- putting the ‘Good Character and Background’ question fairly early on
- concentrating on matters such as criminal justice issues and your pre-interview court visits/observations
- the two ‘demonstrated/not demonstrated’ Key Qualities of ‘Commitment and Reliability’ and ‘Good Character’ (please refer to the earlier ‘Tips’ section for advice on both of these).

However, preliminary views will be formed on all six of the Key Qualities insofar as the opportunity to assess them has arisen - so do keep all six in mind.

Advisory Committees try to give each applicant a broadly similar interview experience. Locally, they will have pre-agreed the sort of questions to be asked and by which member of the panel.

At the first interview you may thus be asked questions along the lines:

- What were your first impressions when you did your court observations?

- What sort of cases did you see?

- What sort of procedures did you see?

- Did anything surprise you?

- What was your view of the decisions the magistrates made and the reasons they gave?

- How would you have approached any of those decisions?

- What impression did your form of the roles of all the other main ‘players’ in the courtroom? (you will have seen that, centrally, these are the defendant, court legal adviser, Crown prosecutor, defence solicitors, probation officers, police officers, prisoner escorts or possibly prison officers, witnesses and the press)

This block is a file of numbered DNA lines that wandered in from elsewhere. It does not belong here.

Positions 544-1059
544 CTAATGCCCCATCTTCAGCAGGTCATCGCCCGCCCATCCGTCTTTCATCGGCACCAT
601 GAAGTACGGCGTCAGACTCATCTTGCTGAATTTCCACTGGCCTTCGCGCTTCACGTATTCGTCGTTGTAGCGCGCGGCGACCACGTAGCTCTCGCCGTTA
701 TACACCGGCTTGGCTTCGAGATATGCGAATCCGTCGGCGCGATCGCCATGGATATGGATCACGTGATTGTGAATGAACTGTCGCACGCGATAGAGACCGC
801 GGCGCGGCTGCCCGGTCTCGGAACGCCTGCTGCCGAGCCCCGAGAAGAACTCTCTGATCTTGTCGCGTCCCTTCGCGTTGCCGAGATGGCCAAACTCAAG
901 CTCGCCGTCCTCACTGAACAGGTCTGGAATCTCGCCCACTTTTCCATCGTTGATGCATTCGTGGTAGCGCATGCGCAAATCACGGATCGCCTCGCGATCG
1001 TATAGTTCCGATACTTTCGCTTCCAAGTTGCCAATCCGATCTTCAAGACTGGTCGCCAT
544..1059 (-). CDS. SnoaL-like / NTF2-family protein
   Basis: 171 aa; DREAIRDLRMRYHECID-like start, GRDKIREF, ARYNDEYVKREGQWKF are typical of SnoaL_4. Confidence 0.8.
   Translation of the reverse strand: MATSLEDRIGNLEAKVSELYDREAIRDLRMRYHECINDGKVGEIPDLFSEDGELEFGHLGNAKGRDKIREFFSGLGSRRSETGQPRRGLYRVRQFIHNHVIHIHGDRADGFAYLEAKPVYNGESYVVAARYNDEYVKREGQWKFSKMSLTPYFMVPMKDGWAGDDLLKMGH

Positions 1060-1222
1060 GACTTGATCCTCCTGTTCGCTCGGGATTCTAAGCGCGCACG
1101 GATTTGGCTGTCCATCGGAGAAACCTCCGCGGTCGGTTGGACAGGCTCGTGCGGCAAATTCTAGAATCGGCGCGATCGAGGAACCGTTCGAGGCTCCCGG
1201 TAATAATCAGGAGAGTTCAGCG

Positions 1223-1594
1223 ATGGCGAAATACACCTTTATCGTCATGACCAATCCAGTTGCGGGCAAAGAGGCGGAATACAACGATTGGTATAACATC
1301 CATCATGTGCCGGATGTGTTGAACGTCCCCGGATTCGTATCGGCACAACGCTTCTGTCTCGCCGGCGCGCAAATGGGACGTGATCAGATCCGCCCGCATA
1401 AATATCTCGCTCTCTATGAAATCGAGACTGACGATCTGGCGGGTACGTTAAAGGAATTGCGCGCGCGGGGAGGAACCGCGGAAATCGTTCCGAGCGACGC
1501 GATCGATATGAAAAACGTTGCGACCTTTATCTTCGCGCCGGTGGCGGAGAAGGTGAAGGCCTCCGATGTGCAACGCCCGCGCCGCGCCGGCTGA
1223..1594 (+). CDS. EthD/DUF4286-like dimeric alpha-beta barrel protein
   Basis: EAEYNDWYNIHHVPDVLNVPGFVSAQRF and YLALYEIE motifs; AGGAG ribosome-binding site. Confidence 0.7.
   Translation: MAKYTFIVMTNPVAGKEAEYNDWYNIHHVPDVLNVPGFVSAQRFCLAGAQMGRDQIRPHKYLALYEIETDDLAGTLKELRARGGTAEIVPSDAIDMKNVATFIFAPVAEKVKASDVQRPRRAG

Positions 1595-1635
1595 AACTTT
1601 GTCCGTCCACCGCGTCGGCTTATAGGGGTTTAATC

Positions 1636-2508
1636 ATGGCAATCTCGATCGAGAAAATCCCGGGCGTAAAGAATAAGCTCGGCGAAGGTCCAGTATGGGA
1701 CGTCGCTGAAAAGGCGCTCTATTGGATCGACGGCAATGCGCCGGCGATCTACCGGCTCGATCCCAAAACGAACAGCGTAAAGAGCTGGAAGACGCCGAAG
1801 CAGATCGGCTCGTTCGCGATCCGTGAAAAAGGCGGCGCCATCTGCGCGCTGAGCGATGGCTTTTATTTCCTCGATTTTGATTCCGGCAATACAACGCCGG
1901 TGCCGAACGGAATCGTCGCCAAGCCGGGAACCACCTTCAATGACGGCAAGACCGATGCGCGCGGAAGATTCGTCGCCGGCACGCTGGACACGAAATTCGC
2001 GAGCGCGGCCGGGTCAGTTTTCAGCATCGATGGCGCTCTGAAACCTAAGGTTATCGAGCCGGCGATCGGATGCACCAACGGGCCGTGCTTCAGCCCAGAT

- What do you think are the main crime problems in your area (or in the country)?

- What factors do you think cause people to commit offences?

- What are your views on the recreational use of drugs?

- What particular factors do you think might give rise to youth crime?
- Have you (or somebody very close to you) ever been the victim of a crime and, if so, what was it and how did you feel about it?
- Did your views change, and if so how, when you learned more about the defendants you saw appearing in court? (remember here that people appearing before the magistrates are innocent unless and until proved guilty: so they only become ‘offenders’ if and when they are convicted and are about to be sentenced). If the situation arises, try to show that you understand this important difference.

Sample magistrate interview question

Q. Tell us about yourself?

When responding to this question try to focus on the skills and experiences that you have that are relevant to the role of a magistrate. For example:

“Hello, my name is Robert and I’m 38 years old from Leeds. I live in a stable home environment with my partner Debbie of 12 years. We have 3 wonderful children who are all currently at school. I work as a manager for a local large retail centre and I am responsible for the day to day smooth running of the operation. Within my job I have to deal with a diverse range of problems and I also get to meet many people from the local community which I very much enjoy. Because of my job I am a very good listener and I have taken on a voluntary role for a couple of hours during the weekend at the local Citizens Advise Bureau.

In my spare time I enjoy fishing and going on walks with my family. I enjoy keeping fit and I am a member of my local gym. I have also recently successfully completed a distance learning course in management.”

MAGISTRATE FIRST INTERVIEW